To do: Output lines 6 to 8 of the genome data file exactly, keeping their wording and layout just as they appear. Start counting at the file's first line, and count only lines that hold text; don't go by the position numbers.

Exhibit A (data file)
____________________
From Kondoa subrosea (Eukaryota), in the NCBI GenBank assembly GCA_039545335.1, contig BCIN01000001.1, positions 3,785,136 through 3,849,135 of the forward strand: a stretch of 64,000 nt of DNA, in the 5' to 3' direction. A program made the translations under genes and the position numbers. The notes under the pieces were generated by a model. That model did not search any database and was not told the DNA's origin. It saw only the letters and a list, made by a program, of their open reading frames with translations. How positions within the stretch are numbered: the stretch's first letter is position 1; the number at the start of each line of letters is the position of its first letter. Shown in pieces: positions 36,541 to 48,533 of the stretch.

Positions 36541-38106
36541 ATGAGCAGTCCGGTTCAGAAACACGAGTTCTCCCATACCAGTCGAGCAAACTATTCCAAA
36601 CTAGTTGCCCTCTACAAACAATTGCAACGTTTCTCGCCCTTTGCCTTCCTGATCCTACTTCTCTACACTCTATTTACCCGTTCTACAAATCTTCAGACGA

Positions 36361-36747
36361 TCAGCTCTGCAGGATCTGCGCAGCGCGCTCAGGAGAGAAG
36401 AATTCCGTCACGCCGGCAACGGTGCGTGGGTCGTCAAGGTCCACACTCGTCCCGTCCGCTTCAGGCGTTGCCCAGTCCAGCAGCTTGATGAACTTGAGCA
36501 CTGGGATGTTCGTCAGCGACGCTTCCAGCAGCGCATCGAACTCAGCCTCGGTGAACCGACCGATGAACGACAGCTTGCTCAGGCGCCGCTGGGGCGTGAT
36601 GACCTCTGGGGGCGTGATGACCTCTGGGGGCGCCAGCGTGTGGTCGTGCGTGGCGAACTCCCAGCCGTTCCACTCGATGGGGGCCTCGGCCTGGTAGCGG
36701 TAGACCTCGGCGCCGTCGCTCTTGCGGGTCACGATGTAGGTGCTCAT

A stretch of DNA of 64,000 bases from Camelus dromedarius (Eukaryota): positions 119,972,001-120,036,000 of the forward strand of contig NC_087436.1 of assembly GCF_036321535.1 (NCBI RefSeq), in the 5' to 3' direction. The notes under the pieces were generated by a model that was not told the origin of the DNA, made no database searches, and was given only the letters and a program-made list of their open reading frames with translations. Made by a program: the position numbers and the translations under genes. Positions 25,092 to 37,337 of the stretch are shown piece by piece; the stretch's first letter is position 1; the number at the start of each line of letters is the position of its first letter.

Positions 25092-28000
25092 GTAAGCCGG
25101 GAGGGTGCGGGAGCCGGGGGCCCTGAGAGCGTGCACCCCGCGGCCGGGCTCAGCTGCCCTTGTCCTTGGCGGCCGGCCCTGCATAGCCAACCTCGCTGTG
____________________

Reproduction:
36361 TCAGCTCTGCAGGATCTGCGCAGCGCGCTCAGGAGAGAAG
36401 AATTCCGTCACGCCGGCAACGGTGCGTGGGTCGTCAAGGTCCACACTCGTCCCGTCCGCTTCAGGCGTTGCCCAGTCCAGCAGCTTGATGAACTTGAGCA
36501 CTGGGATGTTCGTCAGCGACGCTTCCAGCAGCGCATCGAACTCAGCCTCGGTGAACCGACCGATGAACGACAGCTTGCTCAGGCGCCGCTGGGGCGTGAT